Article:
How to specialize in technical art

Niche Game Development Disciplines: How to Specialize in Technical Art

I’m often asked by my former students, “What skills should I really be learning to get into the industry?” The answer to this question is really complicated, and depends largely on what the person wants to do. However, there are a few jobs that are very difficult to fill for many companies and if you have an aptitude for these disciplines it can be a great career path for you. This is the first in a series of blogs, each discussing niche positions, what they do, how that varies from studio to studio, and (hopefully) some good ways to get started. This one is about Technical Art but we also have a blog post on Technical Design.

These are areas Tiny Hydra is also focusing on, and if you want to work in one of the following disciplines feel free to check out our Hydra Heads recruitment page. We’re happy to have new entrants into the industry with demonstrable skills. We focus a lot on the soft skills side of working in games and will train you in those, not only the technical aspects of specific disciplines. We specialize in rapid onboarding and cross-functional collaboration so that we can teach you how to be better at this stuff faster.

For this first article in the series, we will be discussing the Technical Artist role. 

Table Of Contents

What Is a Technical Artist?


Technical art, or tech art (as it is more commonly referred to), is the bridge between art creation and implementation in games. A technical artist serves as a practical bridge between disciplines (art and engineering).

Where Do Tech Artists Come From?

Tech Artists, for the last ten years or so, have basically been in the same situation programmers, in general, were in between 1945 and the 1960s. Before the 1950s there weren’t any computer science degrees available, and the ones that launched in the 50s were a rapid response to the demands for programmers, but they weren’t coming close to meeting demand. Before the 1970s, programmers were primarily being sourced from people in other fields who showed an aptitude. These were mature and disciplined people coming from areas like accounting, mathematics, and physics who saw how interesting the stuff going on with these new computers was and wanted to be part of that.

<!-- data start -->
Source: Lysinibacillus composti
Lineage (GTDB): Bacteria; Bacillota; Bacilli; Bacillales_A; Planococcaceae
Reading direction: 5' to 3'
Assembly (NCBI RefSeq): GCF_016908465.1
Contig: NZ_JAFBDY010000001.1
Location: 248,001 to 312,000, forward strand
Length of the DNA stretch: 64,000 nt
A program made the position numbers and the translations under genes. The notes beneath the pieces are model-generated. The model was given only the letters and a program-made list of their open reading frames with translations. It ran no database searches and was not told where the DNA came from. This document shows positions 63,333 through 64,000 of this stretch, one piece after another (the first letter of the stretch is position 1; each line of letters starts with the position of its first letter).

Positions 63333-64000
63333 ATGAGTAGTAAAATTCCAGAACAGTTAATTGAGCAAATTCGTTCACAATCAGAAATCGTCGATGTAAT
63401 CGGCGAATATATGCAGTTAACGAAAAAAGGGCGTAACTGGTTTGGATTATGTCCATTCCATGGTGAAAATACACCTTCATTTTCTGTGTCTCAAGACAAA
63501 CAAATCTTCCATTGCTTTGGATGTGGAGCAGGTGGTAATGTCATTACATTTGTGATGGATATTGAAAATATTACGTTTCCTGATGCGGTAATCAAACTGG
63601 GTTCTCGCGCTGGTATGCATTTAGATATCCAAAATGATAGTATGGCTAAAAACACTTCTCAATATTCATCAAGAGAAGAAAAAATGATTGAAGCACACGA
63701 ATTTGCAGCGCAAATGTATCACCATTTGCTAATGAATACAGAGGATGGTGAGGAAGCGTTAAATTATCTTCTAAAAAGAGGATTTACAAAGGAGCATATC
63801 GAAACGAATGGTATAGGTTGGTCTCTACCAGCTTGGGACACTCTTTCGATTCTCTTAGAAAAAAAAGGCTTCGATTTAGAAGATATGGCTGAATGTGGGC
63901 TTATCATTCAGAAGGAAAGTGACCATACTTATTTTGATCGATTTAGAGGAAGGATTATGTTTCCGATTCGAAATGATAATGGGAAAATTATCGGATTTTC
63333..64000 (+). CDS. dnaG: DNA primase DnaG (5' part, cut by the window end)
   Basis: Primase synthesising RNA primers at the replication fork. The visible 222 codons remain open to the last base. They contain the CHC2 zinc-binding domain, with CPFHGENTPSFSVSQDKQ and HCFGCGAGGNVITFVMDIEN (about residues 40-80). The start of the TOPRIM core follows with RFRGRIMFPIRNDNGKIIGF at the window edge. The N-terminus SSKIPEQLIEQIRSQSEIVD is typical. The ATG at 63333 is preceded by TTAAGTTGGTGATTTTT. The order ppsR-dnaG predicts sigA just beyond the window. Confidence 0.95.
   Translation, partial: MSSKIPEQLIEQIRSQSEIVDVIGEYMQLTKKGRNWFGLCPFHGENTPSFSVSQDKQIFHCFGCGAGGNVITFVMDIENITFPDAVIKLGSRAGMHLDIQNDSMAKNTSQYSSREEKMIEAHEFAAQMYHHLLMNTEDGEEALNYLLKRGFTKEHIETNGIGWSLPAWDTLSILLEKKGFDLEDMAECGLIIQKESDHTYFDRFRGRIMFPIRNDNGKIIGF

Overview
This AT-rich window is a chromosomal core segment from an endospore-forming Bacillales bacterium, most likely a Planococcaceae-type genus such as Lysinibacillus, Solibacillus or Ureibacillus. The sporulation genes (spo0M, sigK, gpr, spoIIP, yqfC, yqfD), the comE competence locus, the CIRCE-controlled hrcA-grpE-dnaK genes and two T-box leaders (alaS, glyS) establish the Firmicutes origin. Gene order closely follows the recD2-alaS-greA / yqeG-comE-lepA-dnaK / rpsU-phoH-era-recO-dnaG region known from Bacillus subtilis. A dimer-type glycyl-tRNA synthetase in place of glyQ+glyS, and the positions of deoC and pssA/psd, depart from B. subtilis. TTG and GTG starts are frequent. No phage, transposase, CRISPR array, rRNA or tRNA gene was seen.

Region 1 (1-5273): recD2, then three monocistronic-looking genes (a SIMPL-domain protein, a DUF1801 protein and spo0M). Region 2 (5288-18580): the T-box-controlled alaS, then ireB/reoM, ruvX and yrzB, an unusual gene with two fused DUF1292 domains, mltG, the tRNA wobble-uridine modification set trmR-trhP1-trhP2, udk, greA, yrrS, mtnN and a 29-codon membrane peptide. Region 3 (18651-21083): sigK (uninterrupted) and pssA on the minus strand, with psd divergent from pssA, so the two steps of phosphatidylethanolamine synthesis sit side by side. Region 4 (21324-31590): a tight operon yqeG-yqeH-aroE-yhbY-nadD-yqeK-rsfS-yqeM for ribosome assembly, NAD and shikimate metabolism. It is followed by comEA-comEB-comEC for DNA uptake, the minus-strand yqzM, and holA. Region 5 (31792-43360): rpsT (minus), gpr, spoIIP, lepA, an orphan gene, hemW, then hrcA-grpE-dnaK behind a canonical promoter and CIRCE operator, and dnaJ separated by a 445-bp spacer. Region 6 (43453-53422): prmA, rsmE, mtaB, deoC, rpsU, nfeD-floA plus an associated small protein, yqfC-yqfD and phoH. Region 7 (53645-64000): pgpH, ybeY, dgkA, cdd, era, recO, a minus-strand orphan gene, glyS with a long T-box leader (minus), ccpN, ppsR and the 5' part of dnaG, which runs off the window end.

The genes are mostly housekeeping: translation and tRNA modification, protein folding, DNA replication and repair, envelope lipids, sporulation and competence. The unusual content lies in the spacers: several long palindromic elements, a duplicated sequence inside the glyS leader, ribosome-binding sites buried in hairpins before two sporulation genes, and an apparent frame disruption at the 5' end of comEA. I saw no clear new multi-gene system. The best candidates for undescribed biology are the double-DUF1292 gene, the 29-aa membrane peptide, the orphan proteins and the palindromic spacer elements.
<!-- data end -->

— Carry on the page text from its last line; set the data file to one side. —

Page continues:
Tech art for the last ten to fifteen years has been in a similar situation. There have been no Technical Artist specific tracks, meaning you weren’t able to enroll in a Bachelor of Science in technical artistry for games, or even a Master’s program for that matter. Though more recently, new grads are starting to take courses and focus their studies on the idea of becoming Technical Artists when they leave school, some programs even offer specialized electives for technical art1

But, fifteen years ago tech art as a discipline was this “thing” that studios started realizing they needed without knowing exactly what it was that they wanted. As such, Technical Artists (like the first programmers) come from a variety of backgrounds (usually within games). Sometimes they hail from design (especially environment focused disciplines like level design), or maybe development (especially graphics programming), and of course many have come out of art (VFX, modeling, animation, etcetera). The one thing they typically had in common is that they were strong problem solvers. They were also drawn to addressing unique issues their games and studios were having.

What Do Tech Artists Do?

Well, the simple answer is there are many different types of tech art. Technical artistry has so many applications from making a simulated surface reflect light in a specific way, to creating a kinetic art table. Like many roles in the industry, the role of tech art is not well defined. But, there are some common things tech artists do, and some of these overlap with each other. 

One of the most common functions of a Tech Artist is building tools for artists. If you are totally new to the idea of tech art you might wonder what that means. Well, it can mean a lot of things, from creating auto-riggers, to building a way to optimize an export for Maya into a game’s asset library, to building an in-engine brush that allows you to paint the growth of vegetation in an area. The breadth and depth of tools a Tech Artist can create are really only limited by the imagination and what’s possible with the latest hardware.